La Bottine Souriante, translated from Quebecois, means “the smiling boot” — a reference to the worn-out sole of a working man’s boot, which “smiles” when the sole begins to peel away from the upper.
“The basic rhythms of our music is produced by foot-tapping. I have fun exploring different beats so that my foot-tapping becomes an instrument, like my fiddle or mandolin,” explains Michael Bordeleau, whose manic peds provide a surprising amount of the group’s power.
La Bottine Souriante is not a band for the weak of rhythm — or the meek of spirit. In fact, it’s nothing less than a full-blown sensory experience: Nine musicians playing almost 30 instruments among them, producing a wild synthesis of the humorous French-Canadian folk of their native Quebec combined with traditional Irish dance music and laced with Latin salsa, Cajun, funk, reggae and New Orleans-style, brass-band swing.
In short, it’s not much like anything else you’ve ever heard.
The band’s name is a fitting one for a roots-music ensemble that started out playing Friday-night jams in a working-class town outside Quebec. Despite small beginnings (or maybe because of them), La Bottine Souriante has come a long way — literally around the world and back. In the process, they’ve goaded adulation from critics and fellow musicians on both hemispheres.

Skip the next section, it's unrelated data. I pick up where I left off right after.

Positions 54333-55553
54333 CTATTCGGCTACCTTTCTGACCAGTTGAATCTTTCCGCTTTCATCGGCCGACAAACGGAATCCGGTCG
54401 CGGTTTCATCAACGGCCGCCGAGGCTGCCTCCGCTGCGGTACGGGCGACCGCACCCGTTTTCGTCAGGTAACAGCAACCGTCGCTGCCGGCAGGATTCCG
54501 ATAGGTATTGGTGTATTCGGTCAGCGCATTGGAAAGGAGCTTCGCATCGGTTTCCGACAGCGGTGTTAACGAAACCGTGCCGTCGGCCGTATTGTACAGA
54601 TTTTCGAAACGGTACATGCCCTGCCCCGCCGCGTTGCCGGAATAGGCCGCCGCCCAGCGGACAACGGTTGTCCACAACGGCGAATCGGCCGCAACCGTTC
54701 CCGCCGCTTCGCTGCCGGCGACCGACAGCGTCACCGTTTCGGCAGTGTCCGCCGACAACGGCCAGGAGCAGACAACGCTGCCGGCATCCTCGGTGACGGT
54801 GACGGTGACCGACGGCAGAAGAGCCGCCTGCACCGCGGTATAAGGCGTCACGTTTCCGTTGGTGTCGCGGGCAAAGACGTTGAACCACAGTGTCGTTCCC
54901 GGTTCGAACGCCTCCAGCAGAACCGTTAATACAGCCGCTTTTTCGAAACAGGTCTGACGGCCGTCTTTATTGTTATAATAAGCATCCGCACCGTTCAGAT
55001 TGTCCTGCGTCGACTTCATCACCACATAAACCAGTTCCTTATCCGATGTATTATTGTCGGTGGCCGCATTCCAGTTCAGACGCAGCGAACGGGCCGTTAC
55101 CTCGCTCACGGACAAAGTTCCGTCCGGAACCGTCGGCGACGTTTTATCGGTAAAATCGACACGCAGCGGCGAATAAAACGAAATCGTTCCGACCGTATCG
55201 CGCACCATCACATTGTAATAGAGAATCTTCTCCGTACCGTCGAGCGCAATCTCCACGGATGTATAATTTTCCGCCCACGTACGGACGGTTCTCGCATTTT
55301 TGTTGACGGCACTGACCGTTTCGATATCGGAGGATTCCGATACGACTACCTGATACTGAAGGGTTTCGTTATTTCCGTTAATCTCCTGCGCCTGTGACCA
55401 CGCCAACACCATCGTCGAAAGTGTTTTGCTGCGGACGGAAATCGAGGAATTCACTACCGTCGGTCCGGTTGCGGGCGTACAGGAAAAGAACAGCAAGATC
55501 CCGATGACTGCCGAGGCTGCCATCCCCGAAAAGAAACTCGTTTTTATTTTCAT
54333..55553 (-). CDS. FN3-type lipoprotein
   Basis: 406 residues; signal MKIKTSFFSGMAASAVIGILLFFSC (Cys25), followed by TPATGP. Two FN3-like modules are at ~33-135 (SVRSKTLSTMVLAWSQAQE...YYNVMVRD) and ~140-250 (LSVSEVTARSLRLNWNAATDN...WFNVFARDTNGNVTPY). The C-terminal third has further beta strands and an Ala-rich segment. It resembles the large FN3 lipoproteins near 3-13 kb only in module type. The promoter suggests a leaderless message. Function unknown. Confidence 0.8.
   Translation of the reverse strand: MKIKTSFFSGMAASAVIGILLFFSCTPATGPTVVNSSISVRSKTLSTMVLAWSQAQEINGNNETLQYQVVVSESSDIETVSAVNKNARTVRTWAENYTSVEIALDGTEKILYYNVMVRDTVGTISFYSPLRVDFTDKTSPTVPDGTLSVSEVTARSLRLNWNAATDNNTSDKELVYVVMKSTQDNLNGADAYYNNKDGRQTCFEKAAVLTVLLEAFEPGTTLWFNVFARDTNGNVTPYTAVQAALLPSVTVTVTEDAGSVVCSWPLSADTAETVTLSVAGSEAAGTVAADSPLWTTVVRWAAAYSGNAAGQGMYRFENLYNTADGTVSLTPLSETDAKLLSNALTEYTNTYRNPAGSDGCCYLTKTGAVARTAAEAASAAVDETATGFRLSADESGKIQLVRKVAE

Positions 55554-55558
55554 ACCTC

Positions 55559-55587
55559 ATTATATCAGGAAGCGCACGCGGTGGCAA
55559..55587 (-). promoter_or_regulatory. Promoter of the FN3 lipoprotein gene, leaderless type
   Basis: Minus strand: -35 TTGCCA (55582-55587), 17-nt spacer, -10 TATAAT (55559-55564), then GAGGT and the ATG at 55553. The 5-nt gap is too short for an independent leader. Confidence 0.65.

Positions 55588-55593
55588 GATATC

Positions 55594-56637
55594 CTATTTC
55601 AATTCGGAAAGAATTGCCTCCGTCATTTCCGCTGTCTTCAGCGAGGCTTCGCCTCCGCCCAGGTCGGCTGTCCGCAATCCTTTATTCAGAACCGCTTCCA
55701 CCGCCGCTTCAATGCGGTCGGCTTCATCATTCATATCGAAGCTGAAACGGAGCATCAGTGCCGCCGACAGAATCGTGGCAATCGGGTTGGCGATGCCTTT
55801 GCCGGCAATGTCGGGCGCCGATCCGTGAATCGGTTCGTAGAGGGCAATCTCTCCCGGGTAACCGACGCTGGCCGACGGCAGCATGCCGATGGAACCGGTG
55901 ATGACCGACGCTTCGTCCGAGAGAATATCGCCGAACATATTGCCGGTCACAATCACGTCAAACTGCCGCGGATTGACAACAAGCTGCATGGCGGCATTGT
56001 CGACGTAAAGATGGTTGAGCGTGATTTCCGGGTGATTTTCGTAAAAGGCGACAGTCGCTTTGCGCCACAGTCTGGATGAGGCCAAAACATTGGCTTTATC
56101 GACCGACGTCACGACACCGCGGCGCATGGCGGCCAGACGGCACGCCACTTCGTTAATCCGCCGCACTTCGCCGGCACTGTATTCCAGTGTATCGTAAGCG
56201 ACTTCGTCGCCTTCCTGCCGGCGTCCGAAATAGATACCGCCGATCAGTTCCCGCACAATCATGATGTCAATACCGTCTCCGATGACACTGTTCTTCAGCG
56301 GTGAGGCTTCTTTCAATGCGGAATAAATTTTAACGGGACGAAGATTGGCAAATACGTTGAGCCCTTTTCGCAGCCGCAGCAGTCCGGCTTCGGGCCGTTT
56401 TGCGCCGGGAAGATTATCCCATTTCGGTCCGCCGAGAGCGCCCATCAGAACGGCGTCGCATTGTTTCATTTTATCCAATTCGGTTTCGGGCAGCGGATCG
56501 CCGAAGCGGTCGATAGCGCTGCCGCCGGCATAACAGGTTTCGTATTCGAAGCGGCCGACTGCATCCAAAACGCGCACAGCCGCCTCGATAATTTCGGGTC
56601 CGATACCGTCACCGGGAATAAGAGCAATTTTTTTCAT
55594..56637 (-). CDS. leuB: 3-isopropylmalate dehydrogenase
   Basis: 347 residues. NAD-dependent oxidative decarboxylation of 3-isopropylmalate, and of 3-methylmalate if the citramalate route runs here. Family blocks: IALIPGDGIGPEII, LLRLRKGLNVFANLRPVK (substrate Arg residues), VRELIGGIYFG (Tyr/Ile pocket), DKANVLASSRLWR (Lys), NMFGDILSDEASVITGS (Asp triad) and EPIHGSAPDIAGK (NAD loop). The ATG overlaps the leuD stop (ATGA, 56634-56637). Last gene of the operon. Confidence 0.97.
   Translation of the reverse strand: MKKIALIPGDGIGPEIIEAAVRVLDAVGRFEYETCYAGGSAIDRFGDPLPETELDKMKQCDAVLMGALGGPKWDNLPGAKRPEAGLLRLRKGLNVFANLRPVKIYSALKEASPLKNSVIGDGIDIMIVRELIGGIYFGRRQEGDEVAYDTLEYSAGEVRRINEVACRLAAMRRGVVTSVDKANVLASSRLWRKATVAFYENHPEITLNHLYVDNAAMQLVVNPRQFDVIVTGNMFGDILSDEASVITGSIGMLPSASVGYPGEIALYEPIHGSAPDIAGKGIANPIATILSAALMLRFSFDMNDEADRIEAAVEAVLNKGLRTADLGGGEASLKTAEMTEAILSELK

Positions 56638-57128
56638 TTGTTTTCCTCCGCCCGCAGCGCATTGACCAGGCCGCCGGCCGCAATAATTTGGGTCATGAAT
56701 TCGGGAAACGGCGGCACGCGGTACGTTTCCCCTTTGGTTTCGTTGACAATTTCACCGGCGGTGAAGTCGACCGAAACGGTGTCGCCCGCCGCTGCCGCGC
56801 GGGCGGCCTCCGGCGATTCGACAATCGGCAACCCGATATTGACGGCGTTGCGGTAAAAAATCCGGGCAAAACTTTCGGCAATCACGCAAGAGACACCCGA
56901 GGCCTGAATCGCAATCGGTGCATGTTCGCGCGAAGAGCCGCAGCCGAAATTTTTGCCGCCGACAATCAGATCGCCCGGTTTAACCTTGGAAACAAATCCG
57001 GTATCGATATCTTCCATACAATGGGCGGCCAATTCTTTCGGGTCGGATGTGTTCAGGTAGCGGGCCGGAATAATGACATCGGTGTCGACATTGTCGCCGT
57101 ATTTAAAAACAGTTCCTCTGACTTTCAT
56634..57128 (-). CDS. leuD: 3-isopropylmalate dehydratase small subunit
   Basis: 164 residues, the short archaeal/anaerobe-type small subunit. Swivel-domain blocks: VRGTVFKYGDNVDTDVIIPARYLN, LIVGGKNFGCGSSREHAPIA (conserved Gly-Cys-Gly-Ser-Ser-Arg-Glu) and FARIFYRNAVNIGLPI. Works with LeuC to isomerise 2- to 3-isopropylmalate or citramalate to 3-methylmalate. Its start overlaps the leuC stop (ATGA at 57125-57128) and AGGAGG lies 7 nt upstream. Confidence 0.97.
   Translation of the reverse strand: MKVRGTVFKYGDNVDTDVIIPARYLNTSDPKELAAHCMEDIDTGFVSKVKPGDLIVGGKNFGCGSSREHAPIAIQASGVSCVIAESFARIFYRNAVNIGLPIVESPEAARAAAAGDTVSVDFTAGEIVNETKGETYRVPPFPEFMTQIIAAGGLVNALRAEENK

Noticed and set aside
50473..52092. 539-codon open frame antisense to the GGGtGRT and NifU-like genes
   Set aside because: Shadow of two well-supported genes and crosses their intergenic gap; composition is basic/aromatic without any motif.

Folk Roots called La Bottine Souriante “the tightest and most exciting band of any nature anywhere.”
Their fun and fiery aesthetic stems from the unusual fusion of their swirling stew of styles — and the resulting creative tension. Instruments include — but are not limited to — acoustic and electric bass, piano, accordion, mandolin, fiddle, guitar, harmonica, saxophone, flute, clarinet, trombone and trumpet.
Oh yes, and feet — let’s not forget the feet.
Remarkably, the band’s rhythm section is driven not by drums but by Bordeleau’s aforementioned tappers, which pound out the distinctive beat of Franc-Canadian folk music, setting the audience ablaze with a tireless 15,000 taps per tune.
However, “Each member of the band brings their own musical influence to [the sound], from big band, Latin, Cajun, rock ‘n’ roll, swing, whatever we like,” puts in Jean Frechette, who plays saxophone, clarinet and flageolet.
“Everyone we meet around the country, every artist from different cultures, brings us new influences — and we bring that when we create new songs,” seconds Regent Archambault, who plays contrebasse. (Contrebasse? You’ll have to go to find out.) “So the group is in constant evolution, and that is what makes it so fun.”
But perhaps Yves Lambert — lead singer and accordion player — best sums up the music’s je ne sais quoi:
“La Bottine Souriante is a 23-year-old band,” he notes. “Except for the risk of heart attack, it should probably continue for another 25 years.”